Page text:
Making feedback an instructional solution to human performance challenges

Man and Woman stand on either side of a horse in an indoor arena

“Any approach that can improve the clarity and timeliness of feedback was perceived to be among the most significant noninstructional solutions to human performance problems”

– Rothwell & Kazanas, 1998

“Somatics refers to the art and science of living in the human body; to the inherent and inescapable unity of thinking, feeling, and acting in the world… the place where sensation [perception], emotion, and cognitive interpretation of events all meet and interact to form one’s moment-to-moment experience of life.”

–Blake, 2009

Often, in the world of leadership development our Sense-abilities, utilizing all five senses, are left out of the equation, taken for granted. Yet, it is this somatic awareness that underlies and creates what we see and experience happening in the environment around us. “The body is indistinguishable from the self [and therefore]… it is essential to include the body if one wants to build the skills of exemplary leadership” (Strozzi–Heckler, 2003). It is only when we balance our intellectual (IQ), our emotional (EQ) and somatic (SQ) intelligences that we become fully aligned, congruent and are able to ‘show up’ and serve as transformative leaders.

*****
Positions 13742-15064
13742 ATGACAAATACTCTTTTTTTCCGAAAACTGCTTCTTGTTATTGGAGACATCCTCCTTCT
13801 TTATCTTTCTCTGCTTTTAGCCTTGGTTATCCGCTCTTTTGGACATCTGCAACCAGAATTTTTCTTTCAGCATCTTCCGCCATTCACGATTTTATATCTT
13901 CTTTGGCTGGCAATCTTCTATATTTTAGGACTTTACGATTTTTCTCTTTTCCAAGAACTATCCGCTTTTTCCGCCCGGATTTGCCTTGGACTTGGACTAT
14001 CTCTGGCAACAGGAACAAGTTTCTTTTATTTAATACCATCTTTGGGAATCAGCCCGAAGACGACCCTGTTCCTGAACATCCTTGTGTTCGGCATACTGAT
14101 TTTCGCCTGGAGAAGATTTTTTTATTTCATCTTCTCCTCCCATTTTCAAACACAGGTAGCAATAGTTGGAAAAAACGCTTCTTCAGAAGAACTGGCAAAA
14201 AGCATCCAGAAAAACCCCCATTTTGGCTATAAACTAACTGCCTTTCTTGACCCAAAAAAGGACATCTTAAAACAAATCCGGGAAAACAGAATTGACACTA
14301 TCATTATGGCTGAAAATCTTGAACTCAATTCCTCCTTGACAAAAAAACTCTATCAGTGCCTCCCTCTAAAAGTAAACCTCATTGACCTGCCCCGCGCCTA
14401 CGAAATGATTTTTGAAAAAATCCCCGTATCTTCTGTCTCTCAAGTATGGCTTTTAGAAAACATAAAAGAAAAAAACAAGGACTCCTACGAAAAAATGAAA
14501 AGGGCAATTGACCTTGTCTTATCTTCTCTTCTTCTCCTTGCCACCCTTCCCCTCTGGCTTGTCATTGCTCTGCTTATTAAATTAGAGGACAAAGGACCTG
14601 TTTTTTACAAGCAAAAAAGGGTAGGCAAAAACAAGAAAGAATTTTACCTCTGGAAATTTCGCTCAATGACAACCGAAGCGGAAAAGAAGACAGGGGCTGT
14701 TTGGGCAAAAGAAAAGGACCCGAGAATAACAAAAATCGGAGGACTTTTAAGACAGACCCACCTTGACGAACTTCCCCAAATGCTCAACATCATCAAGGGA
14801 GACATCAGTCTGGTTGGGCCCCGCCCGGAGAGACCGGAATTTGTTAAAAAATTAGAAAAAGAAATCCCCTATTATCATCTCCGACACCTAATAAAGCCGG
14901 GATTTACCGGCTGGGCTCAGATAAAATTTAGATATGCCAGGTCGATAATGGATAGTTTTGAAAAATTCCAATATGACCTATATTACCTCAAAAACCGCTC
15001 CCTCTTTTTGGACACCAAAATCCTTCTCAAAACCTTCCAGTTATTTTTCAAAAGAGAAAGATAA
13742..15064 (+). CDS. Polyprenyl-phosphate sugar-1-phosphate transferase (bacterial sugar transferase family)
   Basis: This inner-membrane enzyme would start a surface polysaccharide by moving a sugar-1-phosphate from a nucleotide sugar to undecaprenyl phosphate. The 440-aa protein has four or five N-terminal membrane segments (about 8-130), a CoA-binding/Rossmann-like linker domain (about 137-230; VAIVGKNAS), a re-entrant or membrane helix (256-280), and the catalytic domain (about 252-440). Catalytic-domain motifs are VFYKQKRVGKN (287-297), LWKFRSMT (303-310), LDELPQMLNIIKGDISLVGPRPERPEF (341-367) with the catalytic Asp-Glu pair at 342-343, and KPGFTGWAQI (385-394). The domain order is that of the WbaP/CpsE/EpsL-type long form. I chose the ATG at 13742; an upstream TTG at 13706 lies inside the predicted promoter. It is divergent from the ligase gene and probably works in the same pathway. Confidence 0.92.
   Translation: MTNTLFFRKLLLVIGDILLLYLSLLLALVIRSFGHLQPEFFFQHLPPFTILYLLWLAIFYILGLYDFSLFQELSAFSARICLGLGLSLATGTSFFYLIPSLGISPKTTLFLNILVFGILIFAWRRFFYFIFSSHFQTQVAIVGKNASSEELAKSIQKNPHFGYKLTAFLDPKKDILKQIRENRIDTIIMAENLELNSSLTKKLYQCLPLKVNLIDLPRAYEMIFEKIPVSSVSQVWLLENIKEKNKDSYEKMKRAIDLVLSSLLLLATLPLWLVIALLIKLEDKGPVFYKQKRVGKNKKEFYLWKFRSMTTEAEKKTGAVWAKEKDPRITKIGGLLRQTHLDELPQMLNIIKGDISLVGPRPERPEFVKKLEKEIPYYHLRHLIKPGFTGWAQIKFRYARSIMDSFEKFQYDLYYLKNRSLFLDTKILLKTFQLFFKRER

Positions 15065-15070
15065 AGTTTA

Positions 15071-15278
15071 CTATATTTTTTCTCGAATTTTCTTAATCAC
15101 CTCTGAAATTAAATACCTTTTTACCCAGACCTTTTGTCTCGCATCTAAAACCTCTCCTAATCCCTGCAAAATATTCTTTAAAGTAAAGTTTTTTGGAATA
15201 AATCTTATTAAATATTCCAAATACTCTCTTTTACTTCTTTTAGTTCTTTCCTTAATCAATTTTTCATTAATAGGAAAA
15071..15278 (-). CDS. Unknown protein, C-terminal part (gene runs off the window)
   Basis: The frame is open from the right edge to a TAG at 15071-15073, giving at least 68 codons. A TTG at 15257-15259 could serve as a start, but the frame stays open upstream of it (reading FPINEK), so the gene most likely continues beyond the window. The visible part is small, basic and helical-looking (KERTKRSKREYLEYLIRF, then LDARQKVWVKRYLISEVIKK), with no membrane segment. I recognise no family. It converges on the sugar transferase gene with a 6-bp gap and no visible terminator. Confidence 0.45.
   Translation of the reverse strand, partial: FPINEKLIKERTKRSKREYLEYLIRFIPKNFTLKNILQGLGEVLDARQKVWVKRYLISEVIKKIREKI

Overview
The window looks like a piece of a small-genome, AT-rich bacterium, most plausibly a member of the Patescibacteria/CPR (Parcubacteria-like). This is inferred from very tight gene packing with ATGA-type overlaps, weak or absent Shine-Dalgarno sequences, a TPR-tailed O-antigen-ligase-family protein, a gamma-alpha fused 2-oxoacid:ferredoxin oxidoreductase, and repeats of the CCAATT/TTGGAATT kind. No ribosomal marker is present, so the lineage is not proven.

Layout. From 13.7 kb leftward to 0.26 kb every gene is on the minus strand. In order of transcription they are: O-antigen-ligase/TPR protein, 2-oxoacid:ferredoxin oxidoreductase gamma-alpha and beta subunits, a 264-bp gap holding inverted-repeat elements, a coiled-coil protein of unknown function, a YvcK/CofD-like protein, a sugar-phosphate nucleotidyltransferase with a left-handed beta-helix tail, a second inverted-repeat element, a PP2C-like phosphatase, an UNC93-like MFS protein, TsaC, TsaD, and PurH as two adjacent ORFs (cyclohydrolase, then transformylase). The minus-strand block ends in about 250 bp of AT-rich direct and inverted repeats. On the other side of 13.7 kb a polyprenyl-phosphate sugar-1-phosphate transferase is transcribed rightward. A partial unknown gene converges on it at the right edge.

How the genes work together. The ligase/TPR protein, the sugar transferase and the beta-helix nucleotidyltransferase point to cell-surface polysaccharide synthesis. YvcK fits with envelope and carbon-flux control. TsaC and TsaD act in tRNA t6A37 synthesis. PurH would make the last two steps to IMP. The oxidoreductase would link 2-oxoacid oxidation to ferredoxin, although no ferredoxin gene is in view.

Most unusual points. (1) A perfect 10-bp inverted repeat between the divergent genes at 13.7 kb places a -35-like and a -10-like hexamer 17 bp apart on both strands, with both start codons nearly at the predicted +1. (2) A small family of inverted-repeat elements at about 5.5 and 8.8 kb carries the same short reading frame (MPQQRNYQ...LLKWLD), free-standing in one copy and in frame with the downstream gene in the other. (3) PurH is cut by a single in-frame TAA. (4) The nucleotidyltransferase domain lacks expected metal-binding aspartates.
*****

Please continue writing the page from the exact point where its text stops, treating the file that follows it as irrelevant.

The Engagement Quotient team challenges our clients to utilize perceptual skills that have long been dormant. Our goal when working with people is to provide an experience whereby in-the-moment, objective, somatic feedback from the horses allows clients to understand what it feels like to project and hold an Intention, a Vision, or create mutual engagement, among many other leadership competencies.

For more information on how Equine-Assisted Learning (EAL) increases engagement and supports the development of effective leaders download the following paper: “Equine Guided Leadership Education: Leveraging Somatic Intelligence in Learning Leadership Competencies” (Pohl, 2016)

For more information on the different types of Equine-Assisted Services (EAS) and current terminology used in this field, go to an article by Lissa Pohl in the University of Kentucky Equine Science Review (2020)